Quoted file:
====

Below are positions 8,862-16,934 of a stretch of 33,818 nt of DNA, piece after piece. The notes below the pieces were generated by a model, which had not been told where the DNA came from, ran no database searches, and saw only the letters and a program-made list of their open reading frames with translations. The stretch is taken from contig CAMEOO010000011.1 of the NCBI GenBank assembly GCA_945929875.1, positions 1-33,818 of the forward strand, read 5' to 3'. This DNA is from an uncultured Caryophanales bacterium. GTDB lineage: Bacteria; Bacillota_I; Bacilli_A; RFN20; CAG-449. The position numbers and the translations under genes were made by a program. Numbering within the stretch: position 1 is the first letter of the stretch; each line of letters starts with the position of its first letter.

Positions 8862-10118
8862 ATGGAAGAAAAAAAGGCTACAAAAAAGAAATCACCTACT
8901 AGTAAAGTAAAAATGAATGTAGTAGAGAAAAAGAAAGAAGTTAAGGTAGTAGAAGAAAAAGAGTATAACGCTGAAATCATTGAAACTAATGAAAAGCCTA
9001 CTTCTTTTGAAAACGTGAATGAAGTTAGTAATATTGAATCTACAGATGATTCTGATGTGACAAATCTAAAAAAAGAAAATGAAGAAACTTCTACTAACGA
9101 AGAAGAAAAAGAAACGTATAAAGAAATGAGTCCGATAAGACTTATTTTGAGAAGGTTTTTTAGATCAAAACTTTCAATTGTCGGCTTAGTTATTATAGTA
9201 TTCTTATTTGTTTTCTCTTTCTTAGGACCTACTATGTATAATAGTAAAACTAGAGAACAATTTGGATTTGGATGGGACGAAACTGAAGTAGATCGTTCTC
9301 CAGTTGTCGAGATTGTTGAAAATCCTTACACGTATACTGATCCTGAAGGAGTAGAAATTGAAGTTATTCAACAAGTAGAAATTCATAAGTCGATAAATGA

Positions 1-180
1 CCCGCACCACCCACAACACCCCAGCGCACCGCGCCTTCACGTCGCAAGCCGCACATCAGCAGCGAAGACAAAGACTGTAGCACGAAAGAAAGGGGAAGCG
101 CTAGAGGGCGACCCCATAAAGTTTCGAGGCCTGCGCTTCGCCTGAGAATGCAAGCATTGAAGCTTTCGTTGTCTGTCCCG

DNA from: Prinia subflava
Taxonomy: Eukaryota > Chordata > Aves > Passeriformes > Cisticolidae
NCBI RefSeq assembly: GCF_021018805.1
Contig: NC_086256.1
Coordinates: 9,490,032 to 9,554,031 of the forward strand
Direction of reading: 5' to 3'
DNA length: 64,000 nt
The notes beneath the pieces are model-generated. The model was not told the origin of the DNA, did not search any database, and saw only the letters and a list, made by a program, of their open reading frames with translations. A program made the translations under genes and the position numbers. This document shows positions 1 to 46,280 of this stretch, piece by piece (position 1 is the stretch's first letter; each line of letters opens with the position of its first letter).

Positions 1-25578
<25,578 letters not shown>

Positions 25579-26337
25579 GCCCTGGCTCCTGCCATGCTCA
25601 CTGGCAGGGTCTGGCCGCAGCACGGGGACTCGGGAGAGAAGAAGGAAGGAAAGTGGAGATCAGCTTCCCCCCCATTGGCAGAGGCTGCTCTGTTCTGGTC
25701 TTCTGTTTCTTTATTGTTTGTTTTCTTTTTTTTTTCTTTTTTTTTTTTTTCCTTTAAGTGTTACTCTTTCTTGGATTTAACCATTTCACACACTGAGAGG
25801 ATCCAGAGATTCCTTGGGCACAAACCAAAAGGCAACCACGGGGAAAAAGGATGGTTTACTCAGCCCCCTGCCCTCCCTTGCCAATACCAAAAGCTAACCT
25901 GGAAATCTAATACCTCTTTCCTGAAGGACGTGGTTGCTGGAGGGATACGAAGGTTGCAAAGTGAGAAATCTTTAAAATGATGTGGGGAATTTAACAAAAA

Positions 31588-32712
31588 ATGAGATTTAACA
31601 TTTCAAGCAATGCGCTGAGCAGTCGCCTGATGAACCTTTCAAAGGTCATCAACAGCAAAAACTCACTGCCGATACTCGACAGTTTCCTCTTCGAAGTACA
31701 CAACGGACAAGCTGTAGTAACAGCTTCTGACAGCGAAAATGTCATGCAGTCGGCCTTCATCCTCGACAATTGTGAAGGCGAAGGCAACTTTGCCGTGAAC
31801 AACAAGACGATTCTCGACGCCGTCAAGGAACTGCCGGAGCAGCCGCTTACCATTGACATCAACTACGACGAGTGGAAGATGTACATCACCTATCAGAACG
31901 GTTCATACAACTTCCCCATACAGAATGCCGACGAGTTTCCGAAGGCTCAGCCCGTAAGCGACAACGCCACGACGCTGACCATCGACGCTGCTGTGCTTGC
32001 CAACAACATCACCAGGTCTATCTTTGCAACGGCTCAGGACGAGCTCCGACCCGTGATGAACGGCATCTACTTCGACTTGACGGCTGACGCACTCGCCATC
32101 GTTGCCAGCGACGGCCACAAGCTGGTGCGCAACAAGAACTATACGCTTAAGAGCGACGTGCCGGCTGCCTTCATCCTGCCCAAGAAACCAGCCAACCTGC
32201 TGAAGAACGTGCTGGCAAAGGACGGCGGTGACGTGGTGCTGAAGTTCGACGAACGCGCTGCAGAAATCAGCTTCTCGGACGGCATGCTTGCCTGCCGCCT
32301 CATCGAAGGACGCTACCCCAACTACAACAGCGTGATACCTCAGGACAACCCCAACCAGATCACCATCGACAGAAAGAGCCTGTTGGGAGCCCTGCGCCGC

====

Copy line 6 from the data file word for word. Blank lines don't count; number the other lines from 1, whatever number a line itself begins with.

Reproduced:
9101 AGAAGAAAAAGAAACGTATAAAGAAATGAGTCCGATAAGACTTATTTTGAGAAGGTTTTTTAGATCAAAACTTTCAATTGTCGGCTTAGTTATTATAGTA